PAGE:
An Advancement in Removing Extraneous Color From Wood for Low-Magnification Reflected-Light Image Analysis of Conifer Tree Rings

Paul R. Sheppard, Alex Wiedenhoeft


This paper describes the removal of extraneous color from increment cores of conifers prior to reflected-light image analysis of tree rings. Ponderosa pine in central New Mexico was chosen for study. Peroxide bleaching was used as a pretreatment to remove extraneous color and still yield usable wood for image analysis. The cores were bleached in 3% peroxide raised to pH 12 and heated to 60° C, and then they were soaked in 95% ethanol and rinsed in water. The cores were dried slowly to avoid checking or cracking. This treatment removed heartwood color while leaving the wood reasonably sound. Wood reflectance and latewood width were measured using reflected-light image analysis. For dendroclimatic modeling, best-subsets regression was used to determine the strongest predictive model, which was May-September rainfall using latewood reflectance and latewood width. The ability to dendroclimatically model and reconstruct summer precipitation is contingent on having latewood reflectance (density) measurements, and reconstructing summer precipitation in the Southwest will enhance paleoclimatology of the region. Image analysis with reflected white light is thus closer to being more widely applicable in dendrochronology.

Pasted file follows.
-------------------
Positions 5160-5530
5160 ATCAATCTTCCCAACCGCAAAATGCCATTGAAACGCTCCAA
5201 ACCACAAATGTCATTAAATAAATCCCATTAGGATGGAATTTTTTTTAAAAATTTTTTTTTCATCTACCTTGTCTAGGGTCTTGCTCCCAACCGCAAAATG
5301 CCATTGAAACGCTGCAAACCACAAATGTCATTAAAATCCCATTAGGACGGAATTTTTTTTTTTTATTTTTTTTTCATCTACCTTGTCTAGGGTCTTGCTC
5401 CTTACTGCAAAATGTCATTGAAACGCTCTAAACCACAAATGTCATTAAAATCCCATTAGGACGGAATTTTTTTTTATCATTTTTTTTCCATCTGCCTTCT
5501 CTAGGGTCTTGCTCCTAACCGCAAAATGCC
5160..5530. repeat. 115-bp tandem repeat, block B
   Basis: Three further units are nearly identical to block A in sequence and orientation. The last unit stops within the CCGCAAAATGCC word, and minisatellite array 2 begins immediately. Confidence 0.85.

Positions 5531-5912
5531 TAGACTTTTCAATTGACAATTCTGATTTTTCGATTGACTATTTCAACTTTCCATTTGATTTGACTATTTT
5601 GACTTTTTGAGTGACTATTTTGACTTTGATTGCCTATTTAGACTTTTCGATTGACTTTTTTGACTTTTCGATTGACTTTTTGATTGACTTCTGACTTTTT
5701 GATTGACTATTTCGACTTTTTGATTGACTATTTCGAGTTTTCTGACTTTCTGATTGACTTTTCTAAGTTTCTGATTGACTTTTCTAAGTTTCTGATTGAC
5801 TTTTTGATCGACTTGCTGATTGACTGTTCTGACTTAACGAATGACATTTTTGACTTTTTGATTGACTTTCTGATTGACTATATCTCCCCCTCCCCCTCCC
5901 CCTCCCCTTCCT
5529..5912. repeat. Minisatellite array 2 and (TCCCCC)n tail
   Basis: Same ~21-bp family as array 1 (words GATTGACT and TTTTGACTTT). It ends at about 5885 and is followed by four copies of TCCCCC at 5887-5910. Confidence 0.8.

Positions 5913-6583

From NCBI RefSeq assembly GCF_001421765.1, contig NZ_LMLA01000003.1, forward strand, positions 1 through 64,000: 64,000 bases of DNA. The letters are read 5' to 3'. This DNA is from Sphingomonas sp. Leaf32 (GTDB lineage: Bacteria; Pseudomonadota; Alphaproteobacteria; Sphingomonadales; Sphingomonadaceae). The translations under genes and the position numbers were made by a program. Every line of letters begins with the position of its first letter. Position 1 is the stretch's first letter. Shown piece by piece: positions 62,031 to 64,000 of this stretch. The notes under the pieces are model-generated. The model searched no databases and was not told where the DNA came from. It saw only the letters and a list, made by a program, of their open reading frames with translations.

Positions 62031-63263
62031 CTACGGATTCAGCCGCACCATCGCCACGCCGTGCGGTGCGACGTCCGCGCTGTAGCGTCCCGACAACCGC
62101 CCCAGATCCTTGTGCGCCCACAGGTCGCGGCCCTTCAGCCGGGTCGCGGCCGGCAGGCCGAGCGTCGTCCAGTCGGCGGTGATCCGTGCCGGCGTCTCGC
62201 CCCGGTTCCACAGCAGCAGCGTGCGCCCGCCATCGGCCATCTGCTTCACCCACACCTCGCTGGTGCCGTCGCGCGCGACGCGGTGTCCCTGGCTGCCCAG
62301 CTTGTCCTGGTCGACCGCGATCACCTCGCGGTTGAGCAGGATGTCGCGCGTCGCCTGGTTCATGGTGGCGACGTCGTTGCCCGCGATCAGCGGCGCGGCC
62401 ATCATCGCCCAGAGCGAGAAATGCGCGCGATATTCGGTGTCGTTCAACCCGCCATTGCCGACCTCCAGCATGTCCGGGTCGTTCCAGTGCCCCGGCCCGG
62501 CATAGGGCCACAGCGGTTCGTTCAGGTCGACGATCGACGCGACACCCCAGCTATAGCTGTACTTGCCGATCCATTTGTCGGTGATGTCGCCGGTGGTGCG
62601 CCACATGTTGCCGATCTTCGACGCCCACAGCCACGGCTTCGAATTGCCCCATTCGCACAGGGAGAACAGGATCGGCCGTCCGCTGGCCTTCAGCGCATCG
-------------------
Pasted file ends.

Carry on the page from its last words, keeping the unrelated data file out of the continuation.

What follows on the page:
Wood color;dendrochronology;image analysis;summer precipitation;New Mexico

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